• Import and organize your images
  • Optimize your photos and workflow
  • Make your images searchable within the program
  • Exporting, printing, and troubleshooting

When you purchase this course you’ll gain access to both an enduring resource to build your skills and a community with which to share the fruits of your work. Ben will provide a workbook that acts as a reference guide.

Don't have Photoshop yet? Get it now so you can follow along with the course!

Software Used: Adobe Lightroom CC 2015.2 - 2015.3



  • Creative Live is a godsend and, in my opinion, Ben Willmore is one of their best instructors - if not the best. He is as natural and thoughtful a teacher as he must be a learner. He knows a lot! He is clear about what his students want and need to know, from basic to advanced concepts, and he is constantly aware that he has students watching who are of different knowledge levels. He never takes off, leaving the less experienced behind - instead he moves forward at a good pace while referring back to create mental links during the progression; good for all levels. I work with Lightroom already and so have both experience and questions about how to work more efficiently and creatively. This bootcamp is definitely helping me. I've watched others of Ben's classes, and they always help. Thank you, Ben and Creative Live.
  • Thanks again Ben, for your fabulous teaching and your ability to actually teach and not just show and tell...As other people have commented you have a gift to teach in the way that you do. I have purchased many of your courses and was not going to purchase this, thinking I have all your prior courses...alas, you are just too good!!! I had to buy it in the end and thanks again for all the goodies, so worth the money: Really looking forward to June for your Photoshop class. Once again, I have taken many of your photoshop courses but you keep adding such great info that I cannot resist...see you in June!! Keep up the fabulous work, byw, I love all the yoga poses, what fun you both have with this idea...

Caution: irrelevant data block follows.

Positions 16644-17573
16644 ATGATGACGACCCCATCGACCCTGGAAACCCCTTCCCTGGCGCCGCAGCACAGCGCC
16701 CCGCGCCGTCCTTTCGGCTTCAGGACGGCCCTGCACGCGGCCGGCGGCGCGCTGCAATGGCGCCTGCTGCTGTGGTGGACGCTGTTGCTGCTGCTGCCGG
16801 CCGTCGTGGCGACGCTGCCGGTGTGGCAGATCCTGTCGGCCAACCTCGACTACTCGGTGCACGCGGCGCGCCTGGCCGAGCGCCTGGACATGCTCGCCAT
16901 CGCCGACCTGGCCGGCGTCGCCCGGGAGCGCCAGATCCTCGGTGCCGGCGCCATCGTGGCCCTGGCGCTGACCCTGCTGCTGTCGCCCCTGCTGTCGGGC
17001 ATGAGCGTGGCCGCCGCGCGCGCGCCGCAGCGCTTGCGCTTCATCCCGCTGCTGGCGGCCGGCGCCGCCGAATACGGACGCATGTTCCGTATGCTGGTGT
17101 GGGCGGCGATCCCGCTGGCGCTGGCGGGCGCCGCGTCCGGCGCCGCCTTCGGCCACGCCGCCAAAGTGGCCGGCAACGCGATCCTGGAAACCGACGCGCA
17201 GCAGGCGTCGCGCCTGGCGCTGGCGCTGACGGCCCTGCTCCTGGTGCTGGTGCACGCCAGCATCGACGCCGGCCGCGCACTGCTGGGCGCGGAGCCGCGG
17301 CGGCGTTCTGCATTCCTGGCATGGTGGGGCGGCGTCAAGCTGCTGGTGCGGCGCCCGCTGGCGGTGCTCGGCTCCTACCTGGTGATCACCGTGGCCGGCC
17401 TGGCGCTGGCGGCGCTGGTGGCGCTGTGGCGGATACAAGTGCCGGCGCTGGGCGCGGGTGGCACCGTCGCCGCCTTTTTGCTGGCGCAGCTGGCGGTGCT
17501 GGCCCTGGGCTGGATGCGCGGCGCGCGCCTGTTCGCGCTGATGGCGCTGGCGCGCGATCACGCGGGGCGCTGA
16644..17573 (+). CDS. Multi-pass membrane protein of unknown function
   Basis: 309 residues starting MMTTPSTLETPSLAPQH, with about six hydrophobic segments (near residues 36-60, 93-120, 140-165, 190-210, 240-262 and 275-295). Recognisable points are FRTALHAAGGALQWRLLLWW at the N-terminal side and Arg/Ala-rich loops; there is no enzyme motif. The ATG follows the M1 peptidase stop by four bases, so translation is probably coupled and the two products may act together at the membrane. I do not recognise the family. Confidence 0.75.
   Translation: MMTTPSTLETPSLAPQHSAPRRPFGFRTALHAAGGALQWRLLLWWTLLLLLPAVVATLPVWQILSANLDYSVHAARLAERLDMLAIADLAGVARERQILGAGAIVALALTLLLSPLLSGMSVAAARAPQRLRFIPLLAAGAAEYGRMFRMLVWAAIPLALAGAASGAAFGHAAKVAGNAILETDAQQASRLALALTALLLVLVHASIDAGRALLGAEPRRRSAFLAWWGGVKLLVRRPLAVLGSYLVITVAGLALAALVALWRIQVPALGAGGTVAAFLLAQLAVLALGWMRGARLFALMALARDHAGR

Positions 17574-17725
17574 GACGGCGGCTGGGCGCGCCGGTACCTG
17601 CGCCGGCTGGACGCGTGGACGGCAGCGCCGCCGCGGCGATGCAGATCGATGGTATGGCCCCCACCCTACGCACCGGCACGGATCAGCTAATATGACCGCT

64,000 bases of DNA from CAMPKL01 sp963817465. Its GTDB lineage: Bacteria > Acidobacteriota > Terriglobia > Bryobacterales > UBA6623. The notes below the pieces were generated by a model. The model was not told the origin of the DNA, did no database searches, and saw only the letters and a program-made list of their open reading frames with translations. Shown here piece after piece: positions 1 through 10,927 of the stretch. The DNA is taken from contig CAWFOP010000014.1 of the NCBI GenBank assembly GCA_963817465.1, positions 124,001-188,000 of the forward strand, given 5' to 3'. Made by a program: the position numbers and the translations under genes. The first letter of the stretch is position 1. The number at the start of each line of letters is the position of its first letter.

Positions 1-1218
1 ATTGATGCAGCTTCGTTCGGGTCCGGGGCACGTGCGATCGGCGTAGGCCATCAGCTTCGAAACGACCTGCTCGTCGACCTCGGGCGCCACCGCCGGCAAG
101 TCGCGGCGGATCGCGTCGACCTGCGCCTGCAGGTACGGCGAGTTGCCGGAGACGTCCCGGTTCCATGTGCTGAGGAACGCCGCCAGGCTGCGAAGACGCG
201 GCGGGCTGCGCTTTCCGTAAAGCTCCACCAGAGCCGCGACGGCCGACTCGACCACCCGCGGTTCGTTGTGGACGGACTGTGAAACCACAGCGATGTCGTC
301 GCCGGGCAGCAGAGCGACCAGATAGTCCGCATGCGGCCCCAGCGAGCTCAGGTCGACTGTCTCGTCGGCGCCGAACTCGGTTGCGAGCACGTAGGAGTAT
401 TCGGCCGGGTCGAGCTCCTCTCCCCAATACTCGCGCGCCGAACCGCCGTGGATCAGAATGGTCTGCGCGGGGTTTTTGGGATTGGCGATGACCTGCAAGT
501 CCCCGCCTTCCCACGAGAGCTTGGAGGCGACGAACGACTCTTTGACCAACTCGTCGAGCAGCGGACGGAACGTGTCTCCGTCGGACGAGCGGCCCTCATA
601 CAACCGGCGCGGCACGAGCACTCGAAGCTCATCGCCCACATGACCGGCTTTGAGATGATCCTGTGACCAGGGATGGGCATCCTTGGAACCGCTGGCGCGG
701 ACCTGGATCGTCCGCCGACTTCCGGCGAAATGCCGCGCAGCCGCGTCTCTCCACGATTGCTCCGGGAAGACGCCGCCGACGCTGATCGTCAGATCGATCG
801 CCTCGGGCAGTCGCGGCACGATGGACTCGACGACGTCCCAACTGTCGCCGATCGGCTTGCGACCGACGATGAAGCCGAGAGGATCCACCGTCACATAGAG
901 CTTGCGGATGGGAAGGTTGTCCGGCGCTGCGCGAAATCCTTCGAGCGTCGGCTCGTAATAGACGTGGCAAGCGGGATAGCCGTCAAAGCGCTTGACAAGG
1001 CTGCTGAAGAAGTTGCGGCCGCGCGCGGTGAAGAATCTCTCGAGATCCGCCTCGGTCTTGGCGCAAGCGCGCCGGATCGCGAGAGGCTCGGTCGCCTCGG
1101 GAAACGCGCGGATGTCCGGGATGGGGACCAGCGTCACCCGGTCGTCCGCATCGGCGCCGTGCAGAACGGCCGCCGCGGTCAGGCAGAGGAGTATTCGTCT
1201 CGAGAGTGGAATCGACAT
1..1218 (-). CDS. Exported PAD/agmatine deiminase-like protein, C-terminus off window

• I have had the privilege of participating in this excellent class from the front row seat in the Creative Live San Francisco studios. After only a few of the 20 sessions, I quickly appreciated the many features and benefits of using LightRoom to organize and edit all of my images. If you're like me, you've had access to LR for a while, and have opened it and fumbled through the myriad of complex menus a few times, then have gone back to using Photoshop. After these classes with Ben Willmore, (and they're not even done yet), I have tackled the job of re-organizing and keywording tens of thousands of images that reside on various backup drives, many of which I've never even had time to look at. I now have a path forward to enjoying what is in my archives rather than letting them gather dust. I have made HDR images, panoramas, slide shows and Blurb books with ease based on the techniques learned in class. Throughout the class, we lobbed many questions at Ben, and every single time he knew the answer in an instant, or could give us a work-around or several ways to do what we're trying to accomplish in LR. His deep knowledge of LR (and PS) simply cannot be matched, and he's a natural trainer. The days have flown by, and after each day I can't wait to get home and start working on my images. Regardless of your type of photography - professional, avid amateur, or hobbyist - if you shoot and edit a lot of images, LR can be a huge benefit in your workflow. Even if you think you already sort of know how LR works, there is still plenty of useful info in this course that will help you to extract maximum benefit from Lightroom. For me it has been nothing short of transformative!